Viruses can spread from other plants, soil, gardening tools, the gardener’s hands, and sucking insects like aphids. Aphids transmit diseases in plants like mosquitos do in humans.

If you see any of these signs or have a sixth sense that a plant might be sick, you should immediately quarantine it from the rest of the plants. Unfortunately, you can’t cure a plant infected by a virus. You will have to dispose of the plant in a way it does not spread to other plants outside.

A thing to note is that tobacco plants and products may have dormant viruses hiding in them, and people who partake in them should wash their hands before interacting with their plants.

You can test any plant for forty of the most common viruses in thirty minutes at home, including the tobacco mosaic virus. It’s a simple strip test similar to the ones used for Covid.

The most common virus is the Mosaic virus. It primarily attacks aroids and can be identified by yellow spots all over the leaves. It can easily be mistaken for nutrient deficiency or the impact of too much sun exposure.

Thoroughly inspects any plant you want to buy from a shop and do your best to avoid disease-carrying pests.

Read How to Care for Houseplants in Summer

7. Other Plant Diseases

While viruses directly cause yellow patches or spots on leaves, plants can get affected by bacteria and mold. As the plants suffer, their leaves can turn yellow from stress and lack of nutrition.

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Common indoor plant illnesses include:

  1. Fungal Leaf Spots
  2. Bacterial leaf spots
  3. Botrytis or grey mold
  4. White mold
  5. Powdery mildew
  6. Rust
  7. Sooty mold
  8. Anthracnose
  9. Stem rot

While you may want to treat the plants that have developed these illnesses, it is best to give up on problem plants so that the diseases don’t spread to the rest of your plants.

To avoid infections, always purchase healthy plants, sterilize your tools, never reuse potting soil for another plant, and manage the humidity in your home.

Read How to Clean House Plant Leaves

Can You Save a Yellowing Leaf?

Unfortunately, you cannot save any leaves that have started to turn yellow. These leaves are not fulfilling their purpose of making food for the plant and are just hogging nutrients.

The resources used by these leaves are better off helping new leaves grow. That’s why you should cut any leaves that have started to turn yellow.

It won’t affect plant growth if it’s close to the bottom. However, if it is close to the top, you can wait for a few new leaves to grow before cutting it off.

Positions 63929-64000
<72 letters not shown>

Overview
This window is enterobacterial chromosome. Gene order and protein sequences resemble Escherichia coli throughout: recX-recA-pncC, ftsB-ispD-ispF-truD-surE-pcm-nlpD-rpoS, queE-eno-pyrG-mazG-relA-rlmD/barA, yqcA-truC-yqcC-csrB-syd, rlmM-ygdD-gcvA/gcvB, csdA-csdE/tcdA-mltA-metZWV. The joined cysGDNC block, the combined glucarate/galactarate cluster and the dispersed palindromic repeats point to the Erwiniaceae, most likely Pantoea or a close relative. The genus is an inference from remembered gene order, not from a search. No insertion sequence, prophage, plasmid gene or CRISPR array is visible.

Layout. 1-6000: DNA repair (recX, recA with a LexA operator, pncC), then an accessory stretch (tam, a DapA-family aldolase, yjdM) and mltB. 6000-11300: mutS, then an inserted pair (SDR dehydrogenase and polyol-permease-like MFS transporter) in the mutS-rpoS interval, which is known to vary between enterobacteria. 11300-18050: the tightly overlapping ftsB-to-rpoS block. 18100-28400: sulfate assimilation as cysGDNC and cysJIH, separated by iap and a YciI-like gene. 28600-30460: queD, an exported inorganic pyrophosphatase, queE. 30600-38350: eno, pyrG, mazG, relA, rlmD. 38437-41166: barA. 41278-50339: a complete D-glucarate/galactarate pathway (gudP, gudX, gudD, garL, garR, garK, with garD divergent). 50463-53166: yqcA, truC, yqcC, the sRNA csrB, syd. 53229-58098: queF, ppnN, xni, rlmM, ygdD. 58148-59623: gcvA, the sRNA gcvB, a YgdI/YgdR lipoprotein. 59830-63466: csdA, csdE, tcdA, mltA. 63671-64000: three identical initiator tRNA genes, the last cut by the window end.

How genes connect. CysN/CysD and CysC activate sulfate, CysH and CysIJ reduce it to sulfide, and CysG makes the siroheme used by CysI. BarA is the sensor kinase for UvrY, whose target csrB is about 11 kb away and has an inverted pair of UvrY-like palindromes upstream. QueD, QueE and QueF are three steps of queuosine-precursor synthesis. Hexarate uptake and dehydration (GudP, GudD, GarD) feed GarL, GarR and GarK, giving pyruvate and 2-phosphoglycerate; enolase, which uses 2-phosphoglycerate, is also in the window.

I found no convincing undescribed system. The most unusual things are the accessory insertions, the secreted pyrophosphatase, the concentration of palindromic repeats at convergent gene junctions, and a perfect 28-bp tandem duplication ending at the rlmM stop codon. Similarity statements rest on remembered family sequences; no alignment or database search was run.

If the plant is not suffering from a virus or other illness, your plant should be better once you figure out what is causing the yellowing and solve it. Removing problematic leaves in a timely matter ensures no valuable energy is wasted.

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Plants That Don’t Turn Yellow

While we can’t guarantee that a plant will never turn yellow, there are hardy plants that resist turning yellow more than others. If you are a beginner gardener, you will want a plant that can handle a little neglect.

It is advisable to start with succulents since they are the easiest to manage. There is very little chance they will turn yellow due to watering issues because they evolved to handle irregular waterings. 

As long as they get enough sun, they will thrive. You can also opt for indoor palms with indirect sunlight like the Lady palm or a colorful peperomia that stores water in its leaves.

 I understand if you want more than just succulents and tropical plants in your home. After all, no one likes a one-trick peony. When you care for hardier plants, you can move on to a more decorative and delicate variety like hoyas or hydrangeas.

Talk to your local nurseryman about the best indoor plants and flowers for beginners in your region. Of course, the same plant won’t thrive both in front of a north-facing window in an Arizona home and on a shelf in a New York studio apartment in the winter.

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The Take-Away

Gardening is an art and a science. You have to know what plant needs, how much water, sunlight, and fertilization. However, administering these things to your plants correctly takes trial and error.

Plants are a great addition to your space. They provide oxygen for the soul as much as the lungs.

We put a lot of time, effort, and money into this hobby, and seeing leaves turn yellow can make us want to pull out our hair. Along with trimming any yellow leaves right away, we need to understand what we are doing wrong and fix the problem from the root cause.

We could be watering too much or too little. The pot could be too big or too small. We may not be exposing it to enough sunlight or giving it too much sunlight.

Each plant has different individualized plant needs. If these needs are met correctly, there is no reason for any leaves to turn yellow. Once our senses are attuned to our plants and closer to nature, our plants will thrive alongside us.

It’s vital to watch different plant illnesses that can quickly spread to other plants. Plants with illnesses have to be disposed of properly. Do not throw them in the compost bin since the virus will remain active.

Seal any diseased part in a plastic bag before throwing it in the trash so that no infectious debris reaches any healthy plants in your house or outside.

Now you know why house plants leaves turn yellow and feel empowered to tackle any problems with your plants. Nothing can also stop you from creating the garden of your dreams inside your home.

If you live in the city, you won’t have to go to a park to enjoy nature since you can have plants at home without being afraid of them turning yellow or brown. Good luck gardening!